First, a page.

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Churches and anti-abortion campaigners speak of their shock

Bernie Smyth of pro-life group Precious Life outside Belfast Royal Courts of Justice yesterday. Picture by Ann McManus.

ANTI-ABORTION campaigners have urged Attorney General John Larkin to appeal yesterday's high court ruling.

Northern Catholic Bishops have said they were “shocked and disturbed” by the High Court’s ruling on Monday.

"The Catholic Church teaches that the duty to care for and protect human life extends equally to a mother and her unborn child in all circumstances,” they said in a statement.

"Having met with many parents whose unborn child with a life-limiting condition has lived for hours, days, weeks and even years bringing immense happiness, we are profoundly shocked and disturbed at the Judges words that such children are ‘doomed’.

"The judge compounds this by saying that ‘there is no human life to protect’. By any human and moral standard these children are persons and our duty to respect and protect their right to life does not change because of any court judgement."

The statement added: “The Church will continue to consider the full implications of the judgement of the High Court in Belfast and of any appeal which may follow."

The winter general meeting of the Irish Catholic Bishops’ Conference is taking place in Maynooth this week.

Meanwhile, anti-abortion campaigners have urged Attorney General John Larkin to appeal yesterday’s high court ruling.

Bernadette Smyth, of Precious Life, branded the court ruling “undemocratic” and said it would usher in a flood of women seeking the procedure.

“This is an undemocratic decision today – it will clearly see, long term, the opening of the floodgates,” she said.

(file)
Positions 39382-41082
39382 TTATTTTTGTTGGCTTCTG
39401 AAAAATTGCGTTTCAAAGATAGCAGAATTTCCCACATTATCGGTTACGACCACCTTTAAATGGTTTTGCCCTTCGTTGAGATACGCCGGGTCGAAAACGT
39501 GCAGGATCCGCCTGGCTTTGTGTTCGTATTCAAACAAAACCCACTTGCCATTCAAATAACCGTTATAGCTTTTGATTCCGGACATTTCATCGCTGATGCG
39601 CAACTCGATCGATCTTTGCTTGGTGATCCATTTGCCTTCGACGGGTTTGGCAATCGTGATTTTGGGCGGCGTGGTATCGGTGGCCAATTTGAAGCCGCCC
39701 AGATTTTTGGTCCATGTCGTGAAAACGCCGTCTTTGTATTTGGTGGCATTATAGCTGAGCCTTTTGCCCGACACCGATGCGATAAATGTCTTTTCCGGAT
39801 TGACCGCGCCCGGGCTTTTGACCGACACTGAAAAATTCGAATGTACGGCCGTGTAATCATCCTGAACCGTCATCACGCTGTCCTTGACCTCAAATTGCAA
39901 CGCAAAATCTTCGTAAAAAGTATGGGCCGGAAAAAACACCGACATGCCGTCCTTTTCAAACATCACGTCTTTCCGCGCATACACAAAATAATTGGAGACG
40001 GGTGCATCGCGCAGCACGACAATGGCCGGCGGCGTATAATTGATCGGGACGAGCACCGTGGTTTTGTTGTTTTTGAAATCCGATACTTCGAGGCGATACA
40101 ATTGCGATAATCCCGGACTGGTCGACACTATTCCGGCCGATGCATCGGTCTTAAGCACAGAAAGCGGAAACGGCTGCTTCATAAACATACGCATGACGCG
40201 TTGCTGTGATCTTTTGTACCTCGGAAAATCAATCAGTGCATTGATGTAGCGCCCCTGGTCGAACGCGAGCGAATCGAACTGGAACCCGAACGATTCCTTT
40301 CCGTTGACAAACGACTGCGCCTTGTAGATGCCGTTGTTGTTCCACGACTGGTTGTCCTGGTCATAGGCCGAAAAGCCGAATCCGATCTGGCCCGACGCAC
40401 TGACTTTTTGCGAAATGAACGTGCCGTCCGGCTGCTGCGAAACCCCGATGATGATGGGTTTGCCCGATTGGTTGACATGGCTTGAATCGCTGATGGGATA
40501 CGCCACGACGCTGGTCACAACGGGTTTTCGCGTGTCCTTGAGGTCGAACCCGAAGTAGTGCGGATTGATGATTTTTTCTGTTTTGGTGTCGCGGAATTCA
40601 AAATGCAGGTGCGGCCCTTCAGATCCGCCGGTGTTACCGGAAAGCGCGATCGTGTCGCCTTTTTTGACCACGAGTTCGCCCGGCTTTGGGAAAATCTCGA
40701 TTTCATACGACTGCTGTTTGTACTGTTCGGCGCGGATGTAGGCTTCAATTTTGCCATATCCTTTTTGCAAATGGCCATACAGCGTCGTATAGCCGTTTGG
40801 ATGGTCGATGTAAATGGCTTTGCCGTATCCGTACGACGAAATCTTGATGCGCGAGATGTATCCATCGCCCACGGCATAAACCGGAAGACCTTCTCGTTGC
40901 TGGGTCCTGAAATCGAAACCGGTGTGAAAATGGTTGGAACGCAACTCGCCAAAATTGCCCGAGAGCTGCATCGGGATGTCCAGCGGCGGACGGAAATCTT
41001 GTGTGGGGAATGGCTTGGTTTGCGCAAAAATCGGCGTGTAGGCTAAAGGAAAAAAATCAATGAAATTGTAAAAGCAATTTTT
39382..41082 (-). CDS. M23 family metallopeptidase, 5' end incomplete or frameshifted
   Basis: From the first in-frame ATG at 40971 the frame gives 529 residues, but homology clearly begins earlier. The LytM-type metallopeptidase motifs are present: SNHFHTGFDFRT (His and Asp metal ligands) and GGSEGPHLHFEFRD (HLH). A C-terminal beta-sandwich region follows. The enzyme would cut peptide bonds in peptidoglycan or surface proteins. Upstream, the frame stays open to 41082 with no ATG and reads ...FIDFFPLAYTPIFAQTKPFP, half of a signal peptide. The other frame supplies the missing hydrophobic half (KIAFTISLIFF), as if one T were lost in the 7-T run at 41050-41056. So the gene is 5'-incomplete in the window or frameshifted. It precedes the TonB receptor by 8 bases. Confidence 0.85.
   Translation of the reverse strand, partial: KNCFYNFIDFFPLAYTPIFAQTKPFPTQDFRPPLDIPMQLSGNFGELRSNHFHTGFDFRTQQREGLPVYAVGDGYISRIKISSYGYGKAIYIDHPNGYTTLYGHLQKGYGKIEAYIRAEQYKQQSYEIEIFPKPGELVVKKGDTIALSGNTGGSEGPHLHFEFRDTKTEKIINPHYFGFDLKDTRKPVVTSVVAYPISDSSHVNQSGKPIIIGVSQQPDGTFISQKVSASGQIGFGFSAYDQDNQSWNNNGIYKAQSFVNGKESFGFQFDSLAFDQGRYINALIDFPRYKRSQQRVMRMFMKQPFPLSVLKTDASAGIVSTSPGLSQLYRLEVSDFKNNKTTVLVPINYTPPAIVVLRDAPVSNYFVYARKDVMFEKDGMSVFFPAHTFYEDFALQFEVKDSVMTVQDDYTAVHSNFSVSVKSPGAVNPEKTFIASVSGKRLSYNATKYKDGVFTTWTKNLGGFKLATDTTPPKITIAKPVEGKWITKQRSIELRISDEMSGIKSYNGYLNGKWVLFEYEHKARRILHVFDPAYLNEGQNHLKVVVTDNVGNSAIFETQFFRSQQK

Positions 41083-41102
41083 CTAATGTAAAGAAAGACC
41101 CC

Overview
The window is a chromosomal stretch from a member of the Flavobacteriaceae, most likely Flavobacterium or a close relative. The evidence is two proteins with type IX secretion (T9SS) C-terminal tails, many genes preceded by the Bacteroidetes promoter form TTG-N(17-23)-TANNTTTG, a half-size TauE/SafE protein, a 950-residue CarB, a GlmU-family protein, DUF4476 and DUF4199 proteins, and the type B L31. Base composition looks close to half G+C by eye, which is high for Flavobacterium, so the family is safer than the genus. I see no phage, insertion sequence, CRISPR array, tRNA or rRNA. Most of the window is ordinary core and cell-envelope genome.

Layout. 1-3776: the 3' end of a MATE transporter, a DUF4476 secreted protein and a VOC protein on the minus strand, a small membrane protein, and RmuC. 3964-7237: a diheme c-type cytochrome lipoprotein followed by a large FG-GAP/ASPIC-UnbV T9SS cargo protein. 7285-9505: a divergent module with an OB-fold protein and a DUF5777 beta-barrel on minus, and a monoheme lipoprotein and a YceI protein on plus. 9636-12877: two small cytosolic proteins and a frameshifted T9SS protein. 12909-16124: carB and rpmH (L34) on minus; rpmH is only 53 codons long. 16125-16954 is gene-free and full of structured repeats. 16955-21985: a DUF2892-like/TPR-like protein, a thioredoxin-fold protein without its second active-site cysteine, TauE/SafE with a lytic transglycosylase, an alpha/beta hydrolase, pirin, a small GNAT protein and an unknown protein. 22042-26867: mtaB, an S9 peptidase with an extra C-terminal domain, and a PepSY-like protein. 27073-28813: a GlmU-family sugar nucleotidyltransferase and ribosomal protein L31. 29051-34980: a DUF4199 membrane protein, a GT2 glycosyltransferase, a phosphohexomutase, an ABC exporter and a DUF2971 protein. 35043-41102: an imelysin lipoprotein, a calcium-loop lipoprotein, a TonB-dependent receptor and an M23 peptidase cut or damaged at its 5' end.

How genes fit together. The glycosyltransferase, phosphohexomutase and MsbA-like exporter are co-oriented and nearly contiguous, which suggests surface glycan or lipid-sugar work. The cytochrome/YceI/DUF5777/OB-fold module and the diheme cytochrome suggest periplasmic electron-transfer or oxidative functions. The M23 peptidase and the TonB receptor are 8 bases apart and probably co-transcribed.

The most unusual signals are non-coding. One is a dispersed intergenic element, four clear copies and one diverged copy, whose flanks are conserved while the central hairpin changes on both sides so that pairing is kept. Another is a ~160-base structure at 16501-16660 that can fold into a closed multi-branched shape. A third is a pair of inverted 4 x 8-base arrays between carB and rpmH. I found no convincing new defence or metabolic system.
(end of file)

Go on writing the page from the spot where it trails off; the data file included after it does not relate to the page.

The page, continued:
Ms Smyth argued that better support and care services should be provided for women who have been victims of sexual crime.

"Killing a child in any circumstance is always wrong. We trust that the attorney general will appeal this case and ensure that unborn children will continue to be protected in law, policy and practice in Northern Ireland.

"The Right to Life is granted neither by judges nor politicians but it is their duty to protect it. We cannot and will not accept a ruling that is so morally wrong in denying the fundamental rights of the most vulnerable human beings in society.”

Peter Lynas of the Evangelical Alliance said it “refutes the assumption that abortion is ever best practice or the default choice of the majority of women in either of these tragic situations”.

“No medical professional can ever say with 100 per cent certainty that a child will not survive birth. Sexual crime is a grievous abuse of a woman’s dignity and rights. Abortion cannot undo the terrible harm and tragically creates a second innocent victim,” he said.

“It is alarming that human rights are being used to end human life.”

Ruth Cullen of the Pro Life Campaign also took issue with Judge Horner’s comment that in the case of an fatal foetal abnormality, “there is no life to protect”. 

“When the foetus leaves the womb, it cannot survive independently. It is doomed,” Dr Cullen said.

“The judge in this case has set the value of the unborn child at zero and ignored the well documented negative after effects of abortion for many women.”

“[The] decision is a reminder that abortion allows some human lives to be judged less worthy of legal protection. It is the role of the judicial system to uphold and protect basic human rights like the right to life.”

Rev Norman Hamilton of the Presbyterian Church said “the current law attempts to strike a careful balance between protecting the life of the mother and the unborn child.

“A key issue that remains, irrespective of today’s ruling, is the provision of comprehensive care in every part of Northern Ireland for every woman facing a pregnancy crisis.

“If we truly want Northern Ireland to be a place that affirms life, wellbeing and human dignity, then providing excellent perinatal care services, including practical, emotional and spiritual support, must be a top priority.”

 

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